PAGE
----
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Introduction to MySQL LAG() Function

MySQL LAG() Function is responsible for fetching the result records from a table that includes the data info of a preceding row accessed from the present row in the same output. The MySQL LAG() function is a type of Windows function that allows you to look back at several records and access data values of that row from the existing one. Here, a Windows function is a MySQL query that is useful for solving any query problems in easier, new ways and with better performance. Hence, a LAG() function allows retrieving data value from the previous table row that precedes the present row. Its function is unlike MySQL LEAD() function, which evaluates to provide data from the row that succeeds in the existing row.

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Syntax LAG(Expr, OffsetValue, DefaultValue) OVER (PARTITION BY expression,….. ORDER BY Expr [DESC/ASC],….);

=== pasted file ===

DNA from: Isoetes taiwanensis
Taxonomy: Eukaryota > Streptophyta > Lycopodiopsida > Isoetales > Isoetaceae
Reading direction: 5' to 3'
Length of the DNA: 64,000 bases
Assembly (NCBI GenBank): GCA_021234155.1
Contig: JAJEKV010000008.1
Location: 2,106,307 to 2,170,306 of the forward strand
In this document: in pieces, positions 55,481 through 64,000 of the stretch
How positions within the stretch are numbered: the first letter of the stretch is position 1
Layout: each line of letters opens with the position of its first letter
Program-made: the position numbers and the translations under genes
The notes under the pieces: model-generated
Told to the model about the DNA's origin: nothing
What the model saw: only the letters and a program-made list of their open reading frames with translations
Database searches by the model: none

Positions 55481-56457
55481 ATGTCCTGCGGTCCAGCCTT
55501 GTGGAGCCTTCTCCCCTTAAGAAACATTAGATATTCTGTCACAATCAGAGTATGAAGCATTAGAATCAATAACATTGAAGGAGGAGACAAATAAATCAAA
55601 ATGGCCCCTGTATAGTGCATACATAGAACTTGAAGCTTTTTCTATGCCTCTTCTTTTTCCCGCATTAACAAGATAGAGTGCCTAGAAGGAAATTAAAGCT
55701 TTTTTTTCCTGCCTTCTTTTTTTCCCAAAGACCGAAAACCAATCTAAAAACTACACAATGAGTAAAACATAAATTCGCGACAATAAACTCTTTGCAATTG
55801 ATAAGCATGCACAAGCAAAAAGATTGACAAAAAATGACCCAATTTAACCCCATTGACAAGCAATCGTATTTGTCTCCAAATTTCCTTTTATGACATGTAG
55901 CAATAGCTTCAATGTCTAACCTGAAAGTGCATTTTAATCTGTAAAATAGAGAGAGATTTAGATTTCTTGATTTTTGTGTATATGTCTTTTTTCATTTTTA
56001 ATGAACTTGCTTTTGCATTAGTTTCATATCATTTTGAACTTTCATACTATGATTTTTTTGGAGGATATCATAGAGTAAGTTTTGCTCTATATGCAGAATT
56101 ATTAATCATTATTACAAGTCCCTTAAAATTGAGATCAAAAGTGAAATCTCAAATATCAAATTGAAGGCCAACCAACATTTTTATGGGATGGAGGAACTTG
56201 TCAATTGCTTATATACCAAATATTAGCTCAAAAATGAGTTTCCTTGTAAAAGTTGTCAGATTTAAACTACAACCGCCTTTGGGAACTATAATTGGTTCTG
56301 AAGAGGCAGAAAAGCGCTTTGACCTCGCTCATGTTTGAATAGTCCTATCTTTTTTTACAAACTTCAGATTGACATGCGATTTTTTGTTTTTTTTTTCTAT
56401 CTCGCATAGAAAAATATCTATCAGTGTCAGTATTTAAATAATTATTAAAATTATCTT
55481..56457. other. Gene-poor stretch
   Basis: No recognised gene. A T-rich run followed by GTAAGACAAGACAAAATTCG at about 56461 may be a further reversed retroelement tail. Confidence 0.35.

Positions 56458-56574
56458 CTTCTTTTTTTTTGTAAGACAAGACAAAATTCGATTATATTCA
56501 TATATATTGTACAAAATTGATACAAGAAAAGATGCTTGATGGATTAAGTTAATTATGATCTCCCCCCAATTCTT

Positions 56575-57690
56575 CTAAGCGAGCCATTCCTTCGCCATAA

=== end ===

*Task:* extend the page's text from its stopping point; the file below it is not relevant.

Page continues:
Here are the descriptions of the terms used in the syntax of the LAG() function in MySQL:

Expr:The LAG() function accesses the value returned by the previous row within the result or partition set, which can be accessed from the current row with the help of several rows.

OffsetValue: It defines the value, either zero or any accurate positive integer, that is, the number of rows posterior from the current row from which we will receive the value. If the offset value is set to zero, the LAG() function will return the value of ‘expr’ for the current row; otherwise, if it is not specified, the LAG() function takes the value one by default.